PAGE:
This wasn’t the only high-powered meeting that the 59-year-old consultant arranged for MBZ in recent years. In mid 2015 Nader helped convene a yacht meeting in the Red Sea that included the crown prince, his Saudi counterpart Prince Mohammad bin Salman, President Sisi of Egypt, the crown prince of Bahrain, and the king of Jordan. The objective, according to sources who spoke with the pro-Qatari Middle East Eye, was to curtail the influence of Turkey and Iran. It’s not known what was discussed at the meeting, which took place after Trump announced his candidacy that June, but these were the countries that, with the exception of Jordan and the addition of Libya, would form an anti-Qatar alliance in 2017.

Nader’s entrée to Trumpworld started with Prince. The Blackwater founder arranged an August 2016 meeting at Trump Tower in New York between Nader, Donald Trump Jr., and an Israeli social media specialist, Joel Zamel. At that encounter–two months after a notorious Trump Tower meeting at which a Russian attorney offered damaging material on Hillary Clinton–Nader told Trump Jr. that the princes who led the UAE and Saudi Arabia were eager to help his father win the election. Zamel pitched Trump Jr. on a multimillion-dollar social media manipulation campaign run by his company PSY-Group, which employed several former Israeli intelligence officers.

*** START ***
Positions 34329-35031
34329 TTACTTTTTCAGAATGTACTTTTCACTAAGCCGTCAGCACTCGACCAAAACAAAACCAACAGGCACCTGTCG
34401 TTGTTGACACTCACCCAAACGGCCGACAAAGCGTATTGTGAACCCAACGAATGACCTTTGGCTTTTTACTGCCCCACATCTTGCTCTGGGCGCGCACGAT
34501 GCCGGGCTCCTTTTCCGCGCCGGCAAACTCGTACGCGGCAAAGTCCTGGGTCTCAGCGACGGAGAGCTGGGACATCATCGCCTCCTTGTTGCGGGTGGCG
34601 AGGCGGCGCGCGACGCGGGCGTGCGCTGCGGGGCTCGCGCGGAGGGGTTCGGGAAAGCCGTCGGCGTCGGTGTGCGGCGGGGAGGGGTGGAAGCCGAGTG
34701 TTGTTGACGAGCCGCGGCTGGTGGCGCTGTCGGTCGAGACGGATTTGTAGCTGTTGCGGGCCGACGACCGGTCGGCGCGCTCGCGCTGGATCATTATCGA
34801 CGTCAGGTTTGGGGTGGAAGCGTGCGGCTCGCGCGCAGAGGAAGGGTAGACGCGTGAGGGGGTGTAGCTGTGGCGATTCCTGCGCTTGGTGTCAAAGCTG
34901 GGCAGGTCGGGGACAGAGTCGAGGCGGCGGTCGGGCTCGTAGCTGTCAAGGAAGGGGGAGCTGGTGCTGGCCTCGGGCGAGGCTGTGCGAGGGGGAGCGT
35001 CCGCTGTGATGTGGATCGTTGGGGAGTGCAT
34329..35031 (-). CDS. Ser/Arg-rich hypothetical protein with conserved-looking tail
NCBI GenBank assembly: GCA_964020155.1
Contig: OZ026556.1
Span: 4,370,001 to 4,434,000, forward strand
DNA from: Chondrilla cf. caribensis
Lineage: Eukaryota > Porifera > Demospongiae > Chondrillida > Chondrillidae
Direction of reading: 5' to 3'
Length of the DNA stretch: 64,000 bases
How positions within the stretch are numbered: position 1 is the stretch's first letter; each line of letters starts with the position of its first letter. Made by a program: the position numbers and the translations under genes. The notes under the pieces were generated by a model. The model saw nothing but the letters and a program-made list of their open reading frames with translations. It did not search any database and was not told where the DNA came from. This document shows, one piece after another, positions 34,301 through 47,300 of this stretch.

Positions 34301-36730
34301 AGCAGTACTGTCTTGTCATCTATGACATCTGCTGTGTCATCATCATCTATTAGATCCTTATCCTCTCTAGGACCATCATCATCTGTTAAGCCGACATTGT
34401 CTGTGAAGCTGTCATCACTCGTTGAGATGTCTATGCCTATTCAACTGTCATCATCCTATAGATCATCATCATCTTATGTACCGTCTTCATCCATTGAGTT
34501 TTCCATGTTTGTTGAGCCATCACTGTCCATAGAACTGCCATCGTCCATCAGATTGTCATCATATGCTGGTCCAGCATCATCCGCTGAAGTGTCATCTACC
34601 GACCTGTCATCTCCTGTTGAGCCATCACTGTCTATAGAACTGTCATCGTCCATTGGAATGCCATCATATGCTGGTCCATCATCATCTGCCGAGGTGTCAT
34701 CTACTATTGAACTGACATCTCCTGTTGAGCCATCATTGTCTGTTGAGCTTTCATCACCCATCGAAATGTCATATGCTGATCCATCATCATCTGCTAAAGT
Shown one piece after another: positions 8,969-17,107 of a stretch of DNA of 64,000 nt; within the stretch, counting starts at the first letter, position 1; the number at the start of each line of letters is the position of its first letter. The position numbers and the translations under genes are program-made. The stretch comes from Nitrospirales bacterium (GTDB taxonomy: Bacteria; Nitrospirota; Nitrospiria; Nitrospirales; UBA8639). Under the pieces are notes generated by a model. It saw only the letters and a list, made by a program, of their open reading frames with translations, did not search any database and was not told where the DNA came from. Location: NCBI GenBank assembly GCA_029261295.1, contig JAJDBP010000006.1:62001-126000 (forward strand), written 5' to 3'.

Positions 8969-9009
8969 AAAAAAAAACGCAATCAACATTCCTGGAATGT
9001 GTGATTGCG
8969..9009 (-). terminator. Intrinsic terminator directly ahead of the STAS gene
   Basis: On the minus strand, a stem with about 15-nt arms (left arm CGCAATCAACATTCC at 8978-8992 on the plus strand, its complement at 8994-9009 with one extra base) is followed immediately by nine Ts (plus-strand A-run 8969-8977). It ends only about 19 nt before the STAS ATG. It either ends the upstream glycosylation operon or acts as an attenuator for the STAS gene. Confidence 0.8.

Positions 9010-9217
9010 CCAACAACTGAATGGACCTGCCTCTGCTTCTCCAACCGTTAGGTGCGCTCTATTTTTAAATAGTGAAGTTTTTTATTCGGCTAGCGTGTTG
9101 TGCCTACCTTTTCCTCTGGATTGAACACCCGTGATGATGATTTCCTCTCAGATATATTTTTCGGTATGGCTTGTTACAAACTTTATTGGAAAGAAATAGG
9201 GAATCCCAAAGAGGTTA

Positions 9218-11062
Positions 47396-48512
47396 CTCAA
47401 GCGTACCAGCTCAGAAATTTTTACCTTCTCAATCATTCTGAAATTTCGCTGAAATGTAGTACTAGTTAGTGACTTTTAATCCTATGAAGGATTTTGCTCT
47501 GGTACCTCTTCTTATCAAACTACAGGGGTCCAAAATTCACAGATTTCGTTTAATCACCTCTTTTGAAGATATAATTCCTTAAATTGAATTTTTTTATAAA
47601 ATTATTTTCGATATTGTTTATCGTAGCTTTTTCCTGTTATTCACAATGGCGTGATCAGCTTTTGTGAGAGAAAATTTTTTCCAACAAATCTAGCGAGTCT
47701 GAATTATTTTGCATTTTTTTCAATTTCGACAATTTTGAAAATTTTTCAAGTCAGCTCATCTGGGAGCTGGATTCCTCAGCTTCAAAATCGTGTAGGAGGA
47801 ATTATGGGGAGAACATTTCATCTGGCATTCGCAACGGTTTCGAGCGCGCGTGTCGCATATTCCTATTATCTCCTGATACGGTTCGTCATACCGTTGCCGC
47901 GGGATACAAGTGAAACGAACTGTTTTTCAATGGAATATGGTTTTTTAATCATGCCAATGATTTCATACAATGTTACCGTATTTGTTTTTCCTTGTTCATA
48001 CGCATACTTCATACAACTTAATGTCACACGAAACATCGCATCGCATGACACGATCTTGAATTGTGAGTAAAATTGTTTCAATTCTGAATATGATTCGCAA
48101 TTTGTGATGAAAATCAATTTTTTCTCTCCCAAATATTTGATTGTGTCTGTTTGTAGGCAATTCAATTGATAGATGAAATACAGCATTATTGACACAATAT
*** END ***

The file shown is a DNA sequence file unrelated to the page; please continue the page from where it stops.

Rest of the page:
It isn’t clear if such a campaign was initiated–Trump Jr.’s lawyer has said that his client wasn’t interested–but Nader was subsequently embraced as an ally by the Trump campaign. In his capacity as an adviser to MBZ, he met frequently with campaign advisers, including Bannon, Flynn, and the president’s son-in-law, Jared Kushner. At some point after the election, Nader paid Zamel up to $2 million, reportedly for a presentation about the significance of social media in political campaigns. Mueller is also said to be investigating this payment.

Nader achieved a remarkable amount in the months that followed the Seychelles meeting, after Trump’s inauguration. Nader would become a conduit for Emirati money used to influence Trump’s circle, as he reportedly told the special counsel. He would make frequent trips to the White House in the early months of the administration, meeting with Bannon and Kushner to discuss Middle East issues ahead of Trump’s trip to Saudi Arabia in May 2017. In an Oval Office meeting, Nader would pressure Trump to fire Tillerson after the secretary of state had intervened to stop the proposed invasion of Qatar by the UAE and Saudi Arabia. And Nader would get a big fish on the line: former RNC finance chairman and longtime fundraiser Elliott Broidy.